2. Alan says:

    It feels a little less bad when we can point to someone else who is the problem. But it really comes down to each individual living the Christian life. If just one of us were to start converting a lost person to Jesus every year, and teaching them to do the same, the entire world would be Christian before we die. It’s not someone else’s fault. It’s mine.

  3. laymond says:

    “The number of congregations that have closed their doors from 1980-2007 is the highest in many of the states where the Churches are the strongest.”

    Does this time frame not raise any suspicions as to why the church started loosing members faster than before, does this time frame not coincide with the time that the so-called progressives started their attack (in earnest) on the church from inside the lines, and as the attack continues even today, so does the loss of members. Why would a young person want to join an organization that is fighting continually, member against member. Why would anyone want to stay in a place where even the long standing members could not agree. If you truly believe there is something dreadfully wrong with a group that you are a member of why not just leave, instead of trying to bring the building down on top of the pews in which you and your family sit , yes the church is being brought down, but slowly and very painfully. I don’t know which would be more painful, hanging on that cross, or watching your church being brought down, by those who claim membership.

  4. Norton says:

    Jay

    In one of your posts, I don’t remember which, I believe you stated that the Disciples of Christ were growing. Some ten years ago they were in a nose dive. If that is the case, do you have any idea how or why they reversed course?

  5. Dr. Yeakley’s book cover, could easily depict why any church would be in decline; if the light is on the outside, and darkness on the inside – they’ll leave.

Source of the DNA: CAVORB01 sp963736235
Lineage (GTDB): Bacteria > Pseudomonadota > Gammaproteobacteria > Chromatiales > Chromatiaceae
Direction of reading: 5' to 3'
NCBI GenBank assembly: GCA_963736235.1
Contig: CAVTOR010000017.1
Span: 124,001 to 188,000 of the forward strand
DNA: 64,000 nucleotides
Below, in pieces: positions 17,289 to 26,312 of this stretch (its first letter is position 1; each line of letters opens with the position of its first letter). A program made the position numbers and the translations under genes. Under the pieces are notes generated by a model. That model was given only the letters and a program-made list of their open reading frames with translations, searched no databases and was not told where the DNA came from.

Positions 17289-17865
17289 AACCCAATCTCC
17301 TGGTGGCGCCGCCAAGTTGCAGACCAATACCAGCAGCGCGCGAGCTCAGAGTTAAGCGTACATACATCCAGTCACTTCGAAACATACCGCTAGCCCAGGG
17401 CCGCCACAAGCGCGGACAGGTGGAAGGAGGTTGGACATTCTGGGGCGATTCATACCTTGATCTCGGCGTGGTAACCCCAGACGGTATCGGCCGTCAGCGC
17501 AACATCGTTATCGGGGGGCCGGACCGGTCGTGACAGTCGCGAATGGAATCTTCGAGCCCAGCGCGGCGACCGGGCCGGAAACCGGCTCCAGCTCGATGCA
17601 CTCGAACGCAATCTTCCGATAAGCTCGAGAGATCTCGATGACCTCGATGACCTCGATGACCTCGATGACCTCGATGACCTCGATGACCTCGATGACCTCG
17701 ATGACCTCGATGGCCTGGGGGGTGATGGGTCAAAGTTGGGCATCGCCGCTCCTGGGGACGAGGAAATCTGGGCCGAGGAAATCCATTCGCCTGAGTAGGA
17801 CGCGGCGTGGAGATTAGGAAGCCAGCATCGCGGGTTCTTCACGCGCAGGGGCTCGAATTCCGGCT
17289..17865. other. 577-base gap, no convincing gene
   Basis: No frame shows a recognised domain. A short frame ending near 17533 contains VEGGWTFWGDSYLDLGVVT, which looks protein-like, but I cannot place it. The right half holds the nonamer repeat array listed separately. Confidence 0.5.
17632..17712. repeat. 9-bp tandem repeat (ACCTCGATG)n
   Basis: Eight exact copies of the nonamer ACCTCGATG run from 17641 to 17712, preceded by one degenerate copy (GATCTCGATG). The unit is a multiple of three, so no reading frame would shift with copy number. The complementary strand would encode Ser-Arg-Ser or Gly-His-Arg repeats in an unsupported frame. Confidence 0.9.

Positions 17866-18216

I would be interested in knowing what Greg thinks about the book.

    Jay, It has been an interesting series.

  6. Profile photo of Jay Guin Jay Guin says:

    Norton,

    The Disciples of Christ have been losing members rapidly for quite some time, just like other mainline denominations.

    The independent Christian Churches, however, grew rapidly the latter part of the 20th Century. They pursued an aggressive church planting strategy. My understanding is that growth has slowed lately but they are not at all in decline.

    The Southern Baptists, however, are in decline (very slow but measurable). This is in part due to a lack of transfer growth from the mainlines and, in my opinion, getting too close to the Republican Party. The Baptists made a colossal mistake in getting overly politicized at a time when those outside the church find any association between Christianity and partisan politics unattractive.

    A new generation of Baptists are making a big difference, leading the Baptists away from boycotts and sample ballots and toward transformative Christianity — see, for example, David Platt and his book Radical, as exemplifying the new trend.

    I expect to see the Baptists turn things around as they move toward a deeper spirituality, but it’ll take a long time for a ship that big to turn around.

    The independent Christian Churches, due to their Restoration roots, haven’t been nearly so politicized and are redoubling their efforts at planting, and should continue to be evangelistically effective, esp. since they can appeal to the desire of so many for non-denominational Christianity.

    The Churches of Christ are doing some planting, but we have a lot to learn and the plants that do the best aren’t traditional Churches of Christ — and might not make the listings published by 21st Century Christian, as they often won’t have a cappella services. But they save many lost people. That dynamic does make it hard to measure the growth the denomination — as the progressives are acting less and less like a denomination every day by planting churches unlike themselves and sometimes dropping the “Church of Christ” trademark.

    Hence, even if we do manage to turn things around, the positive results may be very hard for the statisticians to measure. Yeakley comments that the most growth among the CoC is around mission points and the most loss of members are where we are established, which should tell us a lot about why we are failing.

  7. Profile photo of Jay Guin Jay Guin says:

    Laymond wrote,